Manchester United has been perfect since Ole Gunnar Solskjaer took over for Jose Mourinho, but the degree of difficulty increases Sunday against Tottenham and a manager who could well succeed the Red Devils' caretaker this summer.
Life has been good for Ole Gunnar Solskjaer since he returned to Manchester United. He has barely had a smile off his face, clearly relishing the opportunity to manage a club for which he has a deep affinity, and the injection of positivity and the change in mood have had a remarkable effect.
There have even been suggestions he might be having an impact beyond just cheering everybody up. Marcus Rashford’s cool finish against Newcastle came after Solskjaer had pointed out he had a habit of trying to take chances too early, while it was a double substitution in the second half of that game that shifted the momentum United’s way.
But after five straight wins, Sunday’s game against Tottenham presents the first major test. It’s one thing to beat four sides from the lower half of the Premier League, of whom only Cardiff City could be said to have been in anything approaching decent form, and a Championship side in the FA Cup. It's quite another to take on a Tottenham side that, despite an anxious start, comprehensively beat United at Old Trafford in August when it looked quicker, sharper and brighter than the home side.
For the first time in his United reign, Solskjaer will not simply be able to point his players in the direction of the pitch and tell them to go out and play, safe in the knowledge that his players are better than their opponents and that, all else being equal, they will win. Here he will have to devise a plan to deal with Harry Kane; work out how much defensive responsibility to give to Paul Pogba, who has been a revelation for him so far; decide how high to deploy his two wide men–probably Anthony Martial and Jesse Lingard–and to what extent their roles should be tracking the opposing fullbacks.
He will meet a manager with exceptional players at his disposal who is as tactically flexible as anybody in the Premier League. Solskjaer will have to think on his feet, to react to whatever changes Mauricio Pochettino makes. And, of course, adding an extra edge is the fact that there’s a strong possibility that Solskjaer will step aside in the summer, making way for Pochettino to succeed him.
Man United has made little secret of the fact that the Argentine is the first choice as a permanent replacement for Jose Mourinho. He seems to fulfill every requirement. He is young, hungry and ambitious. He has proved tactically astute, has a track record in developing young talent and is popular with the media. He has many of the attributes that Mourinho conspicuously did not. He would seem just the man to heal wounds, restore unity and guide United forward.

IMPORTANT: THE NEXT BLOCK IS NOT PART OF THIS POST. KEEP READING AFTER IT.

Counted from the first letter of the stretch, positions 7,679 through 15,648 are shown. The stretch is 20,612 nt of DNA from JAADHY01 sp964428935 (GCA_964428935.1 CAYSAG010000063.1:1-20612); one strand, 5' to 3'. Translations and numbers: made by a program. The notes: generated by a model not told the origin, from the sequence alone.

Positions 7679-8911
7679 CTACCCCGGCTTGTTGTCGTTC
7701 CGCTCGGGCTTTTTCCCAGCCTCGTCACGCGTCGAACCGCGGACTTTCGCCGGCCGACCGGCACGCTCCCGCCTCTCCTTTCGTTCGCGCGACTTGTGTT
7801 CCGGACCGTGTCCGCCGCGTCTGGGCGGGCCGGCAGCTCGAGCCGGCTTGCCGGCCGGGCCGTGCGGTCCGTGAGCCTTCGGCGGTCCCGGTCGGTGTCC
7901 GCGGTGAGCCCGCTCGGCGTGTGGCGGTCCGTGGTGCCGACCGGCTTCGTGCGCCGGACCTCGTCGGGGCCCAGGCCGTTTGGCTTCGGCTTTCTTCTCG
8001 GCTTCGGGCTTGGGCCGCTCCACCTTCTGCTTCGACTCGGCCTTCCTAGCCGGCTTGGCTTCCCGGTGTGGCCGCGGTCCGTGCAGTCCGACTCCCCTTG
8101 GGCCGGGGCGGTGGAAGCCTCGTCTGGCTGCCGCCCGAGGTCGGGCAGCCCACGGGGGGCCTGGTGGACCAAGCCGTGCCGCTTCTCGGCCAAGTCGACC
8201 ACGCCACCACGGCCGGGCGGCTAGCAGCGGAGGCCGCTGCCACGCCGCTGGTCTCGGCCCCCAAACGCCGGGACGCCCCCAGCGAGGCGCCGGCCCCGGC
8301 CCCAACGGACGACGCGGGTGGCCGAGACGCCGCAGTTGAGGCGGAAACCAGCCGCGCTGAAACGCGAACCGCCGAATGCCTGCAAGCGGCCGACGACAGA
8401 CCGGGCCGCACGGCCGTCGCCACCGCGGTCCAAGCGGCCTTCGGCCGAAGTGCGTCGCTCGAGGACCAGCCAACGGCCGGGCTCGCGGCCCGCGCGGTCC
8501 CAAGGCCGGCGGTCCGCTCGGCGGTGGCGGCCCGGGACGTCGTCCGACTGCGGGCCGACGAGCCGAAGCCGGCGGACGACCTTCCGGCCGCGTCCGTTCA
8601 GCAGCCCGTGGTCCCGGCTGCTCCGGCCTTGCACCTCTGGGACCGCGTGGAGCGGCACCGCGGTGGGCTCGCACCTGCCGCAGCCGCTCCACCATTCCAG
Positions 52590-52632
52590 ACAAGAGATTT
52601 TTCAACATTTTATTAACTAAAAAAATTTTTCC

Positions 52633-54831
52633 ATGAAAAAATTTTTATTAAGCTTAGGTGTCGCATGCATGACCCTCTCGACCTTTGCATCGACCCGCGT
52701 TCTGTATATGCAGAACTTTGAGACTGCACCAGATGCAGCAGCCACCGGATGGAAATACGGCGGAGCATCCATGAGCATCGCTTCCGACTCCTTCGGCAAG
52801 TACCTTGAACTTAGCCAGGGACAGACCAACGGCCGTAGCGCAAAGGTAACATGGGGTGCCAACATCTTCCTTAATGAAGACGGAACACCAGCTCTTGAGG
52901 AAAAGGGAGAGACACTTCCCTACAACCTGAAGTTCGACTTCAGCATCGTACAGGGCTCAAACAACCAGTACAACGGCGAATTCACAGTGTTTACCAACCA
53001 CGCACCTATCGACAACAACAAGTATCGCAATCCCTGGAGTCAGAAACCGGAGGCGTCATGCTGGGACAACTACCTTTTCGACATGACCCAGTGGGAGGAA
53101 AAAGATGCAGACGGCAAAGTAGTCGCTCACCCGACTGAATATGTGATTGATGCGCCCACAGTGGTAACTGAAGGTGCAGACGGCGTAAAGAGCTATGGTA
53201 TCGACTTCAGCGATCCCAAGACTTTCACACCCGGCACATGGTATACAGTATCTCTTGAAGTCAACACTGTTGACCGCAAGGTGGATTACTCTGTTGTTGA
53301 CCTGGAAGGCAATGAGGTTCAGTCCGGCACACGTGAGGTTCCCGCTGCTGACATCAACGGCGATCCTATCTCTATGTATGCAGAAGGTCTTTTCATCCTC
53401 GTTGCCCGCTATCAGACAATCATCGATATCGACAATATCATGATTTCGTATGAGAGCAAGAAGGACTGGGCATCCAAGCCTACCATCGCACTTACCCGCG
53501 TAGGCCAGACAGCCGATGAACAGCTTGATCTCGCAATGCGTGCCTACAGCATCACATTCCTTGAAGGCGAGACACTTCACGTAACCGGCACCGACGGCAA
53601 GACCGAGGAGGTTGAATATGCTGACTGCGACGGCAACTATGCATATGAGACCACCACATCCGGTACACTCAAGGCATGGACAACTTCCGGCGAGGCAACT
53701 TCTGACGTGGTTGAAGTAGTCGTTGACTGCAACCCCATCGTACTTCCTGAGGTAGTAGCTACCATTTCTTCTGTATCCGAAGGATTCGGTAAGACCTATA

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Tottenham fans will not what to hear it, but Pochettino has clearly been giving his future some thought. He spoke earlier in the week of the allure of spending 20 years at a club as Arsene Wenger did, but also of the dangers of fading out amid acrimony. He is clearly frustrated by the way the move to the new stadium, just as a similar move for Wenger, has restricted spending and by extension made a tough job even tougher.
Sunday provides a practical example of the constraints under which he must operate. With Mousa Dembele likely on his way to China, Eric Dier still recovering after an appendectomy and Victor Wanyama out with a knee injury, there is a lack of midfield options, meaning Moussa Sissoko and Harry Winks must continue to shoulder the burden. They have both excelled as Tottenham hit its form over the past couple of months, but they seemed weary in the League Cup semifinal first leg win over Chelsea on Tuesday–as they had in the defeat to Wolves on Boxing Day. The snap and zip of the 3-1 league win over Chelsea in November was missing. There’s not a huge amount Pochettino can do to resolve the issue and with Son Heung-min, another key figure in the surge since November, away at the Asian Cup, the squad is beginning to look a little bare.
And there, perhaps, is an opportunity for United. Perhaps Solskjaer’s rejuvenated midfield, with Pogba offering glimpses of his swaggering best, can overwhelm Spurs and inspire a victory that would finish off Tottenham’s title aspirations once and for all while boosting his own side’s hopes of Champions League qualification–and, perhaps, his own chances of landing the United job for the long haul.